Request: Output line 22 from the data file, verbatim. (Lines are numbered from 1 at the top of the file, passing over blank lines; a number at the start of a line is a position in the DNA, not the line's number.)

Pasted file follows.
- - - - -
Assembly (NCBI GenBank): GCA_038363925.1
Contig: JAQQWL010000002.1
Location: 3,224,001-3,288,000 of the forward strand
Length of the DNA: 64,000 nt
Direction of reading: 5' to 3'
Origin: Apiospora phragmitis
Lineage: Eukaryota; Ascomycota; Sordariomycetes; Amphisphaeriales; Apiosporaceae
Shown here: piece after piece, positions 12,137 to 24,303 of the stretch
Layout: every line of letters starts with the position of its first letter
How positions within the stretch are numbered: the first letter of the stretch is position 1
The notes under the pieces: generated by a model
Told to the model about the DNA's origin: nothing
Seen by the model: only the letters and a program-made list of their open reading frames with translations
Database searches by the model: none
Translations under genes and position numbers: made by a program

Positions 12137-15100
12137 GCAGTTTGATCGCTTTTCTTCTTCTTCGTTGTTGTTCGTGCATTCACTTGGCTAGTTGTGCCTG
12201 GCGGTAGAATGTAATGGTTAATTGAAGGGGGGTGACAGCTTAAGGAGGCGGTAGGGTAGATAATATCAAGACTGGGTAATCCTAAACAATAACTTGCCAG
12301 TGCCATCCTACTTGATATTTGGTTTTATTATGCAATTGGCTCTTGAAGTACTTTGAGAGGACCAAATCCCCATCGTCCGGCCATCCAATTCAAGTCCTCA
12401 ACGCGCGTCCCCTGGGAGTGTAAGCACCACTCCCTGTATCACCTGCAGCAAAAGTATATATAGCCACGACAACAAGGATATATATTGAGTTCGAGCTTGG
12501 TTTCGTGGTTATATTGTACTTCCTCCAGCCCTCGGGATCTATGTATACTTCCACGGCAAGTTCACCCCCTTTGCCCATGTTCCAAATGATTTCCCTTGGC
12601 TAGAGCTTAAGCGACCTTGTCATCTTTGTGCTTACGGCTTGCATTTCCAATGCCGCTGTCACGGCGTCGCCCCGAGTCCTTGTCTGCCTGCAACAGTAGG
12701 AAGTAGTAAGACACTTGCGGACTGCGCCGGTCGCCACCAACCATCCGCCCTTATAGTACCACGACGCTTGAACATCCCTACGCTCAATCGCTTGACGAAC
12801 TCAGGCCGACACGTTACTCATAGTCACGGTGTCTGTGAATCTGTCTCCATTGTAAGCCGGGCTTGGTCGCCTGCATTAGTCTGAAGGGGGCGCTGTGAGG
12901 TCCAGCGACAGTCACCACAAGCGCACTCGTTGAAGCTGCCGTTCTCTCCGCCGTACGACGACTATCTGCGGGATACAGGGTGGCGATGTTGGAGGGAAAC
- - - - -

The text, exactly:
12601 TAGAGCTTAAGCGACCTTGTCATCTTTGTGCTTACGGCTTGCATTTCCAATGCCGCTGTCACGGCGTCGCCCCGAGTCCTTGTCTGCCTGCAACAGTAGG